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Annals of Biomedical Engineering, Vol. 38, No. 3, March 2010 ( 2010) pp.

801812
DOI: 10.1007/s10439-009-9877-9

Comparison of Artery Organ Culture and Co-culture Models for Studying


Endothelial Cell Migration and Its Effect on Smooth Muscle Cell
Proliferation and Migration
YONG-UNG LEE,1 JIAN LUO,2 EUGENE SPRAGUE,1,2 and HAI-CHAO HAN1,3
1

UTSA/UTHSCSA Biomedical Engineering Program, San Antonio, TX, USA; 2Department of Radiology, University of Texas
Health Science Center at San Antonio, San Antonio, TX, USA; and 3Department of Mechanical Engineering, University
of Texas at San Antonio, San Antonio, TX 78249, USA
(Received 2 March 2009; accepted 14 December 2009; published online 24 December 2009)
Associate Editor Julia E. Babensee oversaw the review of this article.

(SMC) growth and function.5,23,35 Loss of the endothelium can lead to thrombosis and intimal hyperplasia, featured by migration of SMCs into the intima and
SMC proliferation. Restenosis due to intimal hyperplasia at the stent site occurs in approximately 20% of
patients2,35 and remains a challenging problem.26,33,41
On the other hand, restoration of the endothelium can
inhibit the migration and proliferation of SMC and
thereby limit intimal hyperplasia.30,40,42 Therefore,
accelerating the rate of reendothelialization at injured
areas is an alternative strategy to limit SMC proliferation and arterial restenosis without the use of cytotoxic
or cytostatic agents such as those used in drug-eluting
stents.25,29,35
Migration of endothelial cells (EC) from the adjacent arterial lumen surface is the primary source of EC
to re-populate the injured surface area.18,28,35 Extensive studies using animal models and cell culture
models have shown that increased shear stress signicantly inuences EC morphology, function, and
migration.1,19,37 Further understanding of EC migration to the injured area is important in developing new
strategies to promote EC migration. To this end, it is
necessary to develop an effective model to evaluate the
effect of various factors on the migration of EC into an
injured area. Artery organ culture models have been
proposed as alternative models that combine the
advantages of excellent hemodynamic and environmental control and native wall structure for studying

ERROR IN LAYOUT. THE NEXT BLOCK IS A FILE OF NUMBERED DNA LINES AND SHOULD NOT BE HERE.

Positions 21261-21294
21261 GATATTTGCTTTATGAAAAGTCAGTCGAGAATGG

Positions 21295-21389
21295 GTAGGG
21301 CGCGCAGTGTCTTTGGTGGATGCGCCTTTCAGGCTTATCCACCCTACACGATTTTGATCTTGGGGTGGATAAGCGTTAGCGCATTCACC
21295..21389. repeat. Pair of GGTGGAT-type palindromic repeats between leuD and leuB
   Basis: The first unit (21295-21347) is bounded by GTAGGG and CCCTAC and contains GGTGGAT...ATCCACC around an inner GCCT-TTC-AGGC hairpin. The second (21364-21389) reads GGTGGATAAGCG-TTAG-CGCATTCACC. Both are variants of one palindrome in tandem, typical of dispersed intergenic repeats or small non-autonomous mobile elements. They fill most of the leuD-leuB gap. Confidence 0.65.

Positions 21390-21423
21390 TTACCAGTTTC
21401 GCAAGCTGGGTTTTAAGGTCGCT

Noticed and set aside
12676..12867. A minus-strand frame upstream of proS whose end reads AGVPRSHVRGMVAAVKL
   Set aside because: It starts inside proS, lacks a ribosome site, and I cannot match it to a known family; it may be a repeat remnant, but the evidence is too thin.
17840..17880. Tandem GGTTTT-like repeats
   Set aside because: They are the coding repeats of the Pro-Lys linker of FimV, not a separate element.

vascular biology and wall remodeling.4,8,9,13,15,38
Arterial structure and vasomotor function are well
maintained under physiologic ow in the organ culture
models.3,8,15,21 Here we explore the use of the organ
culture model to study EC migration.

AbstractArterial restenosis associated with intimal hyperplasia is the major cause of long-term failure of vascular
interventions. Endothelium injury and the proliferation and
migration of smooth muscle cells (SMC) are key events in the
development of intimal hyperplasia. The objectives of this
study were to develop an ex vivo artery injury model for
studying endothelial cell (EC) migration and to compare it
with an in vitro co-culture arterial wall injury model in terms
of the effect of ow on EC migration and its effect on SMC
migration and proliferation. Our results demonstrated that
shear ow improves reendothelialization in the injured area
by promoting EC migration. The migration distance of ECs
is much smaller in the arteries than in an in vitro cell culture
model (3.57 1.29 mm vs. 5.2 1.4 cm, p < 0.001). SMC
proliferation was signicantly less in the EC intact and
reendothelialization areas than in the EC denuded areas
indicating that reendothelialization suppresses SMC proliferation. Our models provide a new approach to study
techniques to enhance endothelium healing.
KeywordsOrgan culture, Cell culture, Reendothelialization, Cell proliferation, Cell migration, Porcine artery.

INTRODUCTION
Angioplasty and arterial stenting are the most frequently performed cardiovascular interventions for the
treatment of occlusive atherosclerotic artery disease.24
However, the use of balloon catheters and stents is
associated with injury to the arterial wall, especially to